7. On that note Art Directors may ask for artists to send them periodical updates. What is the ideal timeframe for you to receive such updates without feeling like you are being spammed?
If you have something new to show, then attach it and then there’s no timeframe. if it’s just a link to nothing different in your portfolio then maybe once every month or two is enough.
8. How do you personally seek out new artists and how do you keep tabs on the artists you have met?
Interwebs, Facebook, pintrest has been a big one lately, instagram, blogs, and most importantly, other-A.D.s recommendations. I do a lot of portfolio reviews, but maybe only 10% of the people i see are ready to work. thats more of a student thing.
9. What is the most positive encounter you have had with a new artist and what is the worst?
Best are the ones who are good AND on top of their business game. keep in communication, helpful, understanding about revisions. You know that neil gaiman speech that was going around? he’s really just rephrasing what A.D.s say constantly. Be Good, Be Nice, Be On Time. If you are 2 of 3, you will work, if you are 3 of 3 you will have so much work you have to turn work away.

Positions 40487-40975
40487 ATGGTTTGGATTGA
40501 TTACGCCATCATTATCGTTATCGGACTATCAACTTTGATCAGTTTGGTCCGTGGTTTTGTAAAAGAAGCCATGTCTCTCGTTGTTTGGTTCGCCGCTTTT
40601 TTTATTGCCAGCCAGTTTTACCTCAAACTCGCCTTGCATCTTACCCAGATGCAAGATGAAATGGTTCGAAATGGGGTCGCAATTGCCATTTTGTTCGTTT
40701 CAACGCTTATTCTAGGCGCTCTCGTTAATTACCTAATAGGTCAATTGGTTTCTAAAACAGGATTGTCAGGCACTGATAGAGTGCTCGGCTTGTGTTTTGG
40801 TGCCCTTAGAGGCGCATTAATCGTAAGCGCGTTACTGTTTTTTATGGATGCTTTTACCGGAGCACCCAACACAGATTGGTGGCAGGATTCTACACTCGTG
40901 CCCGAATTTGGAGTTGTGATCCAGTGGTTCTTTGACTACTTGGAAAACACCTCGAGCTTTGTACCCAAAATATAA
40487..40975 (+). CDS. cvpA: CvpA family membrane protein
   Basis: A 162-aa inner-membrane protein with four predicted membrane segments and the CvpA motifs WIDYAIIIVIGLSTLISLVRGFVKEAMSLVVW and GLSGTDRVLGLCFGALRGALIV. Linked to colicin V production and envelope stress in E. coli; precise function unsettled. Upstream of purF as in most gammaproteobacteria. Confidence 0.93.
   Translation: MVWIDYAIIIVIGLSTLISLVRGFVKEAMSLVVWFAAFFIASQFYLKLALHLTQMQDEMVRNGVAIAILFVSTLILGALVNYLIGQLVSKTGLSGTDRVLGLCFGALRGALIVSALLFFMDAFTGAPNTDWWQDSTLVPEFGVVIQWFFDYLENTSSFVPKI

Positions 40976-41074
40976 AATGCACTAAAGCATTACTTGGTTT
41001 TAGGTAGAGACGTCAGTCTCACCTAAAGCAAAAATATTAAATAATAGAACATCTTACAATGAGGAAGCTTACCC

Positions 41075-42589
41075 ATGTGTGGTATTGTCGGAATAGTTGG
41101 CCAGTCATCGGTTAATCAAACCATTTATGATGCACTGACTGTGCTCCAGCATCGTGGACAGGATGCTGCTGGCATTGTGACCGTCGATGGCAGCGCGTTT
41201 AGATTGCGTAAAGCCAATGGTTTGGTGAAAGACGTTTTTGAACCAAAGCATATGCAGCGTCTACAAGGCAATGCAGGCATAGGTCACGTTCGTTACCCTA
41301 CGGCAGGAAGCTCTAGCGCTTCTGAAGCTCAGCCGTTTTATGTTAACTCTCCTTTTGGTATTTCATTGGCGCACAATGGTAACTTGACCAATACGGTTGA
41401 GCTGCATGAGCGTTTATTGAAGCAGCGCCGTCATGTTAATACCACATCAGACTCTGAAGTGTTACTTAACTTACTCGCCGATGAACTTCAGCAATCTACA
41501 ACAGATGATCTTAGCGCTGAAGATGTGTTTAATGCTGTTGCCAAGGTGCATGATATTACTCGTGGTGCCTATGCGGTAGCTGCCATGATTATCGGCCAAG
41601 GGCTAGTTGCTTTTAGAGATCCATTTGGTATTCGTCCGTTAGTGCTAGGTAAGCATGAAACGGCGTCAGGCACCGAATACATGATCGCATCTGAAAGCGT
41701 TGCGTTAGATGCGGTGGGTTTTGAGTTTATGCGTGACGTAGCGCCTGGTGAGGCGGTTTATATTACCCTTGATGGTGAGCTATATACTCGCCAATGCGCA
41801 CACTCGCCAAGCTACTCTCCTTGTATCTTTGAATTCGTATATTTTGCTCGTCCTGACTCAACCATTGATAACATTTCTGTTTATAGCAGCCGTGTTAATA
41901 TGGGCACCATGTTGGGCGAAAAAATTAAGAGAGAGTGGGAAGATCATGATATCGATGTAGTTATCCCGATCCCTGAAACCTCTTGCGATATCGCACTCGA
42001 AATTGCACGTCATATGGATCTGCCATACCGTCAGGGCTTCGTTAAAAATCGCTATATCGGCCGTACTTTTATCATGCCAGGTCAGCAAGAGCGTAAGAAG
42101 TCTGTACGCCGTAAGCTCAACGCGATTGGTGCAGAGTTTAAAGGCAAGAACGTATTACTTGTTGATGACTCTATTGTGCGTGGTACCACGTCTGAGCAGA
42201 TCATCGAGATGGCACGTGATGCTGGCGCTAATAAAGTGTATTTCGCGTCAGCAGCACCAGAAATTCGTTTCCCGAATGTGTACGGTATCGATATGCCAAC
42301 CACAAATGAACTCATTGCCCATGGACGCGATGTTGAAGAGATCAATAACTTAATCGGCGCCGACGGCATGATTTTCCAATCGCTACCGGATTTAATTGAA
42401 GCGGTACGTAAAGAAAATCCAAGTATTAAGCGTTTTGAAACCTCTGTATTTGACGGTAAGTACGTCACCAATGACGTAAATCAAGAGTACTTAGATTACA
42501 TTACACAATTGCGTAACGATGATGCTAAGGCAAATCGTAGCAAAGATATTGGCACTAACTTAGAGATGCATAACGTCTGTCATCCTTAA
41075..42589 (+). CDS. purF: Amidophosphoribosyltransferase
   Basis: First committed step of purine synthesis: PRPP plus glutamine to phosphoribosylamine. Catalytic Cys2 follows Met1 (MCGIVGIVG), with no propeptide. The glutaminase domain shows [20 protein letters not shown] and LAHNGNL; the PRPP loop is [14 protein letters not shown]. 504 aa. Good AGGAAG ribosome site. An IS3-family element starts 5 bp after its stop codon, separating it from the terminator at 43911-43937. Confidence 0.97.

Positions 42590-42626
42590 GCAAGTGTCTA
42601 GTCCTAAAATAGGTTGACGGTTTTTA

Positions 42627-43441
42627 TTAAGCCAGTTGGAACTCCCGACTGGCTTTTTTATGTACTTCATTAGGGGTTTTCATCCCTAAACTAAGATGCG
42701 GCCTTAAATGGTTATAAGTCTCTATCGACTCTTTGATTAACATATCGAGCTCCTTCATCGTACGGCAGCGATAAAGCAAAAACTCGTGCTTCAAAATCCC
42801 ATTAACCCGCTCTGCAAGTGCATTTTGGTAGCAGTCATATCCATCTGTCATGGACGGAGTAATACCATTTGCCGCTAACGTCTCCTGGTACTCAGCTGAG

10. Do you ever get tired of having to explain the same things over and over to new artists?
God no, thats my job. I consider it the ultimate triumph of the artist-A.D. system when I see a portfolio young – maybe in school, maybe just out, maybe self-taught, see it progress over a few years, until it’s finally at the point that they’re what i need (and then a book has to come up that matches their style, which can be a frustrating wait) – but when it all comes together it’s an epic win day at the job.
– Lauren Panepinto
About Lauren: Lauren Panepinto is the Creative Director at Orbit Books, one of the leading publishers of Science Fiction and Fantasy. Asides from being an Creative Director with many years of experience she is also a passionate geek, who loves to sport colorful and creative leggins. She studied Graphic Design at the School of Visual Arts.
Lauren lives in New York City.